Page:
The CCFA unanimously recommends that our original complaint deserves a full investigation. It also specifically recommends that “… an office or offices outside of Vice Provost Minter’s participates in further deliberations of this complaint and we recommend that the investigation be conducted in concert with another such office.”

I am writing to you, in my name and that of my seven colleagues, to urge you to follow the recommendations of the CCFA and open an investigation on the important matters we brought to the attention of the University in our original complaint. We reiterate our request for a special counsel.

I attach to my e-mail the full CCFA report and all other relevant documents.

Sincerely,

Sergiu Klainerman

 

From: Christopher L. Eisgruber <[email protected]>
Date: Friday, April 22, 2022 at 4:46  PM
To: Sergiu Klainerman <
[email protected]>
Subject: <no subject>

Dear Sergiu,

Thank you for sharing your views.  As always, the University will carefully evaluate and consider the CCFA’s advisory opinion and will engage with the committee on the matter if and as appropriate.

In the interim, please know that I stand by the analysis articulated in my March 31, 2022 letter to Professor Whittington, which explains why I believe that the pertinent sections of the To Be Known and Heard website are protected under the University’s Statement on Freedom of Expression.

With best wishes, 

Chris

 

From: Christopher L. Eisgruber <[email protected]>
Date: Friday, July 8, 2022 at 10:18 PM
To: Sergiu Klainerman <
[email protected]>
Subject: <no subject

Dear Sergiu,

I am writing with regard to the University’s response to the CCFA’s report of April 19, 2022, concerning your appeal related to some of the reference and teaching materials included in the To Be Known and Heard virtual gallery.  As I recently advised the CCFA, the University, after receiving the committee’s advisory opinion, conducted another review of this matter that included additional fact-finding.  This additional review confirmed that none of the exceptions enumerated in the Statement on Freedom of Expression apply to the materials at issue.  Because the website and its authors enjoy the full protection of that statement, no disciplinary action against the staff involved in the website’s creation is warranted or permissible under University policy. 

With best wishes,

Chris

 

"[email protected]" <[email protected]>  July 10, 2022

Re:

To: Christopher Eisgruber <[email protected]>, Sergiu Klainerman <[email protected]

Dear Chris,

I am astonished by your statement that “the University” conducted a review and “confirmed” that the smearing of Professor Katz by University officers on an official University website to a captive student audience with no opportunity for Professor Katz to respond is protected speech under the University’s rules.  As somebody who has been absolutely delighted by the support

you have shown (your letter to me on 3/5/15) to my letter of  March 05, 2015 in which, in the name of a large number of my colleagues, I was asking  for the adoption  by our university of  the Chicago Principles of Academic Freedom, I am  absolutely aghast  by your  reply. I cannot imagine what reasons or findings of fact could justify this decision which, to me, amount to a   repudiation of the Chicago Principles.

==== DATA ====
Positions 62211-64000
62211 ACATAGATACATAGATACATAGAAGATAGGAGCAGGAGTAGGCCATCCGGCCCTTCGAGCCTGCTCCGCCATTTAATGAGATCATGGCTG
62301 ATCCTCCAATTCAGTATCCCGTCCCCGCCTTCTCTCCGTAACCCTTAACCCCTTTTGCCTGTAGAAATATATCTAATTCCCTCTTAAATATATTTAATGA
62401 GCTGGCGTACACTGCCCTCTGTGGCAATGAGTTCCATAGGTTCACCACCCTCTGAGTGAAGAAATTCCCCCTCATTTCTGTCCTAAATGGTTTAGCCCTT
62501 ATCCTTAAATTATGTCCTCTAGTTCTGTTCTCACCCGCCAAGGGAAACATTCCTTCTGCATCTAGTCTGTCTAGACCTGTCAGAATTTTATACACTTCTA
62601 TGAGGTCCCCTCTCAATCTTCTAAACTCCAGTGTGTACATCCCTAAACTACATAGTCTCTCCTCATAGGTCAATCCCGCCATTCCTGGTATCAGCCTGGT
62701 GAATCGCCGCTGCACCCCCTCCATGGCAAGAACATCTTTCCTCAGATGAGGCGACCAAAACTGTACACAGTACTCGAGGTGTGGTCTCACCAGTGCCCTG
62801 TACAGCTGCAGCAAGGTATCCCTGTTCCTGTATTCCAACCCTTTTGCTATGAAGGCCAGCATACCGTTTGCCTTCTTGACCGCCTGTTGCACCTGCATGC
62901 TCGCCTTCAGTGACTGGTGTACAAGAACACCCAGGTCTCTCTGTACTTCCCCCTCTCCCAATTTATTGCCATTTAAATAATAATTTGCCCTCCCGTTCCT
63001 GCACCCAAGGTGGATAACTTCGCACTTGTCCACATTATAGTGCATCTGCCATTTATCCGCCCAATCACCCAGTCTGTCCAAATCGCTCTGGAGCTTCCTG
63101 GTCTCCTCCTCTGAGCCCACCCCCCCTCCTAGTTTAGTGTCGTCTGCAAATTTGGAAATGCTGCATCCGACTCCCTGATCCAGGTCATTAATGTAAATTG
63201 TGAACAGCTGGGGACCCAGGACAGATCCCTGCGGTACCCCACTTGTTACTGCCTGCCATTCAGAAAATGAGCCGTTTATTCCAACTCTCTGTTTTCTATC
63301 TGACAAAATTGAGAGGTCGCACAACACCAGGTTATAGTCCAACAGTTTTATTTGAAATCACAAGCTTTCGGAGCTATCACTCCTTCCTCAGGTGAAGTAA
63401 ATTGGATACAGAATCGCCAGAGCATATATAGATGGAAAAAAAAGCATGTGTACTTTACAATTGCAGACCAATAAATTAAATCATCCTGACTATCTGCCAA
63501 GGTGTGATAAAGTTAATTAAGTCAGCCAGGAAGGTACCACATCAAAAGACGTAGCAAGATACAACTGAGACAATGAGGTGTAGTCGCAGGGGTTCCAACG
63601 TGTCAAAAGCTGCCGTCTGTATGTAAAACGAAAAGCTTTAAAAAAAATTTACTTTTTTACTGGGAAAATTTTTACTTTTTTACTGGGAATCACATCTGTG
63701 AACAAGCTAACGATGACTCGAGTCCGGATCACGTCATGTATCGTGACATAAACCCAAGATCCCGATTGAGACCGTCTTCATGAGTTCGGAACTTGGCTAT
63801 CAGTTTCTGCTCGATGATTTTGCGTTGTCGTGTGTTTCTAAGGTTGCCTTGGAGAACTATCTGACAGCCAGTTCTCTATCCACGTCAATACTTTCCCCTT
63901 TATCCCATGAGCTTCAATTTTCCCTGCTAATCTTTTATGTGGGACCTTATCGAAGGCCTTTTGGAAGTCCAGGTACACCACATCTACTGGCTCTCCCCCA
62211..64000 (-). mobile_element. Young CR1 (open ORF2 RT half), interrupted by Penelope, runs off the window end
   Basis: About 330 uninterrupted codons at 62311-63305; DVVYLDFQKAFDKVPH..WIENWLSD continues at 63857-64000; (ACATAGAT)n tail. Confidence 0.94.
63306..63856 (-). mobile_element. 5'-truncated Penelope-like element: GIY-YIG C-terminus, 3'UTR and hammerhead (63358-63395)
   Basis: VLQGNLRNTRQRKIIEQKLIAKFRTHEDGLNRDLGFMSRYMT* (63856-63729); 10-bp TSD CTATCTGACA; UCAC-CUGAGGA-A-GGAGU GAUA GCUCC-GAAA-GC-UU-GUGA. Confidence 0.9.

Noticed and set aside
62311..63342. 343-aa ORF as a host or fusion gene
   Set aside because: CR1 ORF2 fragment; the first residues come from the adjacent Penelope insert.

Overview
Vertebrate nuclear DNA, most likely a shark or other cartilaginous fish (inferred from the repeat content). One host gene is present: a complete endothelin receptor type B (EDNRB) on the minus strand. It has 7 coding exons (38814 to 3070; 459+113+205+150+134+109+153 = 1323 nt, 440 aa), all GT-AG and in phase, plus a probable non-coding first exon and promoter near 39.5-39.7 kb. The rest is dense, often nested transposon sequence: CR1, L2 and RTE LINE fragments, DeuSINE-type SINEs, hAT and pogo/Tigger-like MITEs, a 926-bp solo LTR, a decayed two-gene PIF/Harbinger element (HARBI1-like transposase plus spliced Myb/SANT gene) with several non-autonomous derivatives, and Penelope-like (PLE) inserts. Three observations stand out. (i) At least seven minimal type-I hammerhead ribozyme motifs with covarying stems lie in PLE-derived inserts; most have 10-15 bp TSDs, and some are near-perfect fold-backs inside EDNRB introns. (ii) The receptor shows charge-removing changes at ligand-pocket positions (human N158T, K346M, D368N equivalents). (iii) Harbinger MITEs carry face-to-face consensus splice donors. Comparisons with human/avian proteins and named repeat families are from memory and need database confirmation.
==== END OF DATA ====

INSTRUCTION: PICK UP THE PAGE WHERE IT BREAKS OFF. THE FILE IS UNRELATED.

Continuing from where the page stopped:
I therefore respectfully request, on my own behalf and that of the seven colleagues who joined me in demanding an investigation of this matter, that we be supplied with a copy of the review on which the decision was based. I further request that we be given an opportunity to present our case in person to the Board of Trustees or the appropriate committee of the Board at its next meeting.

I hope you can understand why, to us, a perfunctory and entirely conclusory statement that a review was conducted by “the University” and that a finding against us and the CCFA was made (with no reasons given or evidence supplied—or even information about WHO conducted the review) is utterly unsatisfactory.

Sincerely,

Sergiu

 

From: Christopher L. Eisgruber <[email protected]>
Date: Thursday, July 14, 2022 at 3:48 PM
To: Sergiu Klainerman <
[email protected]>
Subject: your message

Dear Sergiu, 

I write in response to your message of July 10, 2022.   Your note requested a copy of the University’s additional review of the issues raised by the CCFA’s report on your appeal pertaining to the To Be Known and Heard virtual gallery, and a meeting with the Board of Trustees (or a committee of the Board) to discuss your concerns. 

Before addressing your specific requests, I want to reaffirm my strong commitment to the principles expressed in this University’s Statement on Freedom of Expression.  Despite your own support for those principles, your complaint in this matter asks us to punish University employees for speech with which you disagree.  For the reasons explained in my March 31, 2022 letter to Professor Whittington, the educational materials included in the virtual gallery are presumptively protected by the University’s Statement on Freedom of Expression.  And, as I noted in my July 8th message to you, we have confirmed that none of the exceptions enumerated in that statement applies.  As I have emphasized before and continue to believe, exceptions to our free speech policy must be narrowly drawn to leave ample room for open discussion of difficult and controversial subjects, even when some find that discussion uncomfortable or hurtful.  The demanding standards are not met in this case.